Most people don’t realize it, but eBooks are HTML (Hyper-text Markup Language), the same as web pages. Other than being compiled in a specific way, there is little difference between a web page and an eBook. They are both based on HTML.
However, the way they are compiled makes a big difference. In the beginning eBooks were fairly raw HTML pages. However, as they evolved, the compiling process began to define the look, feel and flexibility of eBooks. They also defined narrow eBook markets since files only worked on a particular eBook reader. For example, the Microsoft LIT format only worked on the now discontinued Microsoft Reader.
Two formats emerged from an initial field of over 30 different eBook formats. They were Mobi (Amazon Kindle) or Epub (Free/Open Standard).
Amazon bought the Mobi technology from Mobipocket, a French company, in 2005 and made it proprietary to their series of eBook readers. Mobi is evolving into a more precise way of presenting books and there are flavors of it including KF8 which is also known as AWZ. The evolution of formats and eBook readers go hand-in-hand.
ePub was first released in late 2007 by the International Digital Publishing Forum (IDPF). The IDPF is a trade and standards association for the digital publishing industry and the format is open source. Anyone can use it and change it as they wish.
Is There an “Industry Standard”?
Some people claim that ePub is the “industry standard,” but that claim is not backed by facts. People are no longer restricted by format and device, so the idea that ePub is an “industry standard” in eBook format is irrelevant. Kindle reader Apps are available for iPad/iPhone and all Android devices as well as all Windows and Mac computers.
Also, Sony recently dumped it’s dedicated ePub reader, and the Nook (also ePub) has been the subject of an ongoing corporate reorganization at Barnes & Noble due to poor ePub sales.
The ePub sales leader at this point is Apple. However, they have “bastardized” the ePub format by requiring a special compile process in order to sell it at the iStore and for it to work on Apple devise. A standard ePub file won’t work on Apple devices and an Apple-compiled ePub file will not work on on other readers. However, without the universality of Apps, Apple only has a 9% of the eBook market.
Thus, it is difficult to say that ePub is any kind of standard since the files are always readable across platforms. Different companies have changed it so it is only readable on devices you buy from them.
I completely understand the “free/open standard” perspective of those who favor Epub. However, those folks are the same ones who brought us the Linux operating system. They thought they were “protecting us” from monolithic Microsoft. However, Linux, still after all these years, has only a 1.6% market share compared to Microsoft Windows which has maintained an almost 90% market share for 30 years.
Follow the Money
Forbes magazine reports that eBooks currently make up about 30% of all book sales, and Amazon has a 65% share within that category. So, you want to ride the Amazon (Mobi) wave for everything it’s worth.
If you want to sell eBooks, you need to forget elitist ideas about what may or may not be the “industry standard” when it comes to formatting. ePub is a highly fragmented eBook market. You want to spend your effort at the place where you are going to get the lion’s share of your sales. In the US, that means Amazon and the Kindle Mobi format.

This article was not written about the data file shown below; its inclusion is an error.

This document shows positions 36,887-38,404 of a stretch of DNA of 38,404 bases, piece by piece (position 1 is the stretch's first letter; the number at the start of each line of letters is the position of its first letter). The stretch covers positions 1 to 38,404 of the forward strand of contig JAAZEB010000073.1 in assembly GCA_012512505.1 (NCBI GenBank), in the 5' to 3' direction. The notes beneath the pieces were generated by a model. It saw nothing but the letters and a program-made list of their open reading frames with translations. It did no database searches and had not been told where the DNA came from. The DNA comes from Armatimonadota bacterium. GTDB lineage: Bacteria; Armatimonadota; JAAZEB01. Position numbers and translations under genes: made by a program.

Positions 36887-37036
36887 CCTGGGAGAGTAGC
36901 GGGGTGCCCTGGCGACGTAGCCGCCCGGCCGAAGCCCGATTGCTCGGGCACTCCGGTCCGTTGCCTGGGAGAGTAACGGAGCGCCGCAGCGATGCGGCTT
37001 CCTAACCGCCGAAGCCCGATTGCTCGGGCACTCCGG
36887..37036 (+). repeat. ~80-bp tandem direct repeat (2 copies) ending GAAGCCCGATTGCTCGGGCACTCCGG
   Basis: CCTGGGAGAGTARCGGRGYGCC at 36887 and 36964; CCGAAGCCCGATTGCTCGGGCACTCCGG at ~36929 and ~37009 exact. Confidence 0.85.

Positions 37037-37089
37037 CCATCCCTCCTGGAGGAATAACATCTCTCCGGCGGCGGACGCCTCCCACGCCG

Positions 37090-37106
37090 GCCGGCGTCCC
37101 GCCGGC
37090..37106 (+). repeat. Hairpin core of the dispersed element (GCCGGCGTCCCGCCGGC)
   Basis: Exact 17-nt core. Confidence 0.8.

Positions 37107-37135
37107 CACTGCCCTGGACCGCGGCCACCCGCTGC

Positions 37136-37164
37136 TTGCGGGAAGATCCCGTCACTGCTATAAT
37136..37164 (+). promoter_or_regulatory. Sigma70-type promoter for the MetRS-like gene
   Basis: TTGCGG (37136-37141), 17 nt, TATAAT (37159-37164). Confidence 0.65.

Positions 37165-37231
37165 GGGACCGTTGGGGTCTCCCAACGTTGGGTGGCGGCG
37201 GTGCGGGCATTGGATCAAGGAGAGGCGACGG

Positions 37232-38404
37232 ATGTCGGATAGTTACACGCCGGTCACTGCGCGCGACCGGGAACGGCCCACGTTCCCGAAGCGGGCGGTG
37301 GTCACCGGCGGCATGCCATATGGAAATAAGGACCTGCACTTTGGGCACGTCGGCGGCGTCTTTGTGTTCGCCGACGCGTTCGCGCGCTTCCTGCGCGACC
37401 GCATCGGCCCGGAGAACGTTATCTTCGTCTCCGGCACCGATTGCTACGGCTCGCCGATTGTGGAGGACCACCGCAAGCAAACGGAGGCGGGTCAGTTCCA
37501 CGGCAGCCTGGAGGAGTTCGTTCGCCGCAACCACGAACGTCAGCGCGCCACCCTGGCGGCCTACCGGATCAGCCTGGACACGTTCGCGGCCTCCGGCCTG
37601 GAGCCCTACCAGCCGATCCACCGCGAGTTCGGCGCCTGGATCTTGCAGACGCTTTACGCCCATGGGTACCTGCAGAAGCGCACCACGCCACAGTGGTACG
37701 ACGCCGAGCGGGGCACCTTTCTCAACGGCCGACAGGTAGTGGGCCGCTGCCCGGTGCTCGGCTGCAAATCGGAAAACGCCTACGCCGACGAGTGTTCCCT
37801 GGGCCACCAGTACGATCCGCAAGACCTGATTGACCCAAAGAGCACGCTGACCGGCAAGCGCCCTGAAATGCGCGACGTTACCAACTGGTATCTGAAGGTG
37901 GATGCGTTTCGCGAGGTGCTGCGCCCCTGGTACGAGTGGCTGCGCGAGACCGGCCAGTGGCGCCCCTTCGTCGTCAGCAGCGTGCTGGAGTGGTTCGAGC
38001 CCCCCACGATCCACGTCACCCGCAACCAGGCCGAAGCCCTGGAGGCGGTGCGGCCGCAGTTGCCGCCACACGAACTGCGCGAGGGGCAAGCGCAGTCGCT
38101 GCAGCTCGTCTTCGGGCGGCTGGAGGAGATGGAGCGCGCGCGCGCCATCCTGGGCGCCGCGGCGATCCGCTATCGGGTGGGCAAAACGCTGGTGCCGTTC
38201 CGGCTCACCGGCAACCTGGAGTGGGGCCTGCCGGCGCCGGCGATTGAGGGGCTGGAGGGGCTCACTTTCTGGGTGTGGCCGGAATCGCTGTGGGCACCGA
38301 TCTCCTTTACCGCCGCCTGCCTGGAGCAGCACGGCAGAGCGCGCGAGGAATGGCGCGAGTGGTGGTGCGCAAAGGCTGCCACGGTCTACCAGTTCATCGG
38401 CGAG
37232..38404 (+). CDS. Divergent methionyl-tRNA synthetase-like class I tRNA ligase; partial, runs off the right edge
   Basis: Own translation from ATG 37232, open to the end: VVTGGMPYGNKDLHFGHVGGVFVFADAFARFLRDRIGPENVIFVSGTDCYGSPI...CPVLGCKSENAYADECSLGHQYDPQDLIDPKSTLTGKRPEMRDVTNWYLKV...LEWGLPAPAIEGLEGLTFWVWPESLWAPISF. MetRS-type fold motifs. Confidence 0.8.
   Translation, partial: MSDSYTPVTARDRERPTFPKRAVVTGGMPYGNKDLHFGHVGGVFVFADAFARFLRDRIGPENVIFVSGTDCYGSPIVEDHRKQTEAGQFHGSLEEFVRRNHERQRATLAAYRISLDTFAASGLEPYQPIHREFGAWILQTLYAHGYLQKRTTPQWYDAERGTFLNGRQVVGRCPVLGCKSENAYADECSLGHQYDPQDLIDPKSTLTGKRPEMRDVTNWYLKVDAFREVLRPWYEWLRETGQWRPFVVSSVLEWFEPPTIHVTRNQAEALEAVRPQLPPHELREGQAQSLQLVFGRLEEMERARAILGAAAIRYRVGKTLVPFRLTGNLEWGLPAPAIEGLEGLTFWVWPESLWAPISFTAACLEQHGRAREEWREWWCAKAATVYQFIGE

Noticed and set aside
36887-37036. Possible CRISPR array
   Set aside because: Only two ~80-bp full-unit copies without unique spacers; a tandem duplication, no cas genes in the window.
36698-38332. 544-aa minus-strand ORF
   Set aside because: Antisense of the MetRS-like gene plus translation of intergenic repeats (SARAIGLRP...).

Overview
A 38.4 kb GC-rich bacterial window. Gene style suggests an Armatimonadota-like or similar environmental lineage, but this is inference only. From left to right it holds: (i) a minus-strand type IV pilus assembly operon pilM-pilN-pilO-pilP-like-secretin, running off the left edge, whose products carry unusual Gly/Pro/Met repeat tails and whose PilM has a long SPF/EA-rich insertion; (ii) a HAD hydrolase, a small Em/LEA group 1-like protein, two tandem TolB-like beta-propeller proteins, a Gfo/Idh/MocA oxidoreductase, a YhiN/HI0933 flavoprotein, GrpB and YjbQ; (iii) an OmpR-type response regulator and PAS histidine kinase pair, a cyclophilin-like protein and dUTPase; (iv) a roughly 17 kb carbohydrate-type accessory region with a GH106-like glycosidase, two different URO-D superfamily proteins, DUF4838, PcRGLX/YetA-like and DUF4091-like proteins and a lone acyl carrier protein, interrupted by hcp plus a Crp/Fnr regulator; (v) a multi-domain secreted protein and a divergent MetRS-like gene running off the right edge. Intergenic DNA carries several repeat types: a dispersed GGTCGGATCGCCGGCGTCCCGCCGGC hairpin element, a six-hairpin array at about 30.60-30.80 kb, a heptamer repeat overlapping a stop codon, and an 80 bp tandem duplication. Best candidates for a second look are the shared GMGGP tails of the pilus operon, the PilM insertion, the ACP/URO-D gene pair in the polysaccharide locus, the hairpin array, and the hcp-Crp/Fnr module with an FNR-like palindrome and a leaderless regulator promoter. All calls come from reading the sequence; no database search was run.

Nothing ensures that books will be universally read like one company dedicated to pioneering an eBook marketing platform, making available a wireless delivery system, creating devices to read them on, creating free apps so they can be read on any device, and giving authors a generous royalty for their work. Amazon did all that and the others followed. As I said in one of eBooks (The Self-Publishing Trap), Jeff Bezos should be right up there with Gutenberg for making printed books ubiquitous.
If you want to sell eBooks, and you put any credence in marketing research, then the Amazon Kindle Mobi format is really the only game in town. There is lots of talk about Kobo having a large ePub market outside the US, and it will be interesting to see how that develops. Amazon is making a big investment in overseas markets, so that battle for supremacy has barely started.
The Statistics Speak Volumes
ePub fans should keep statistics in mind. Amazon.com is the #4 site in traffic in the US, #7 in the world. On the other hand, as of this writing, the Kobo/Epub bookselling site (kobobooks.com) is ranked #8,720 in the US, and #8,720 worldwide. Smashwords, a huge online eBook marketing venue, offers “pure” formatted ePub books, but their site ranking is 6,186 in the US and 13,052 worldwide. That speaks volumes about where the market and the money is. You can view all site rankings here.
In my view, authors should place their eBooks on Amazon. They will get 90% of their sales from there with minimal effort. Amazon is where the traffic and sales are happening.
If authors have time on their hands, they should post their eBooks (including ePub editions) on the many third-party sites where viability and sales will be small. Based on my personal research, authors will spend about 90% of their time cultivating these small patches, but combined they will yield less than 10% of their sales. The massive harvest is at Amazon.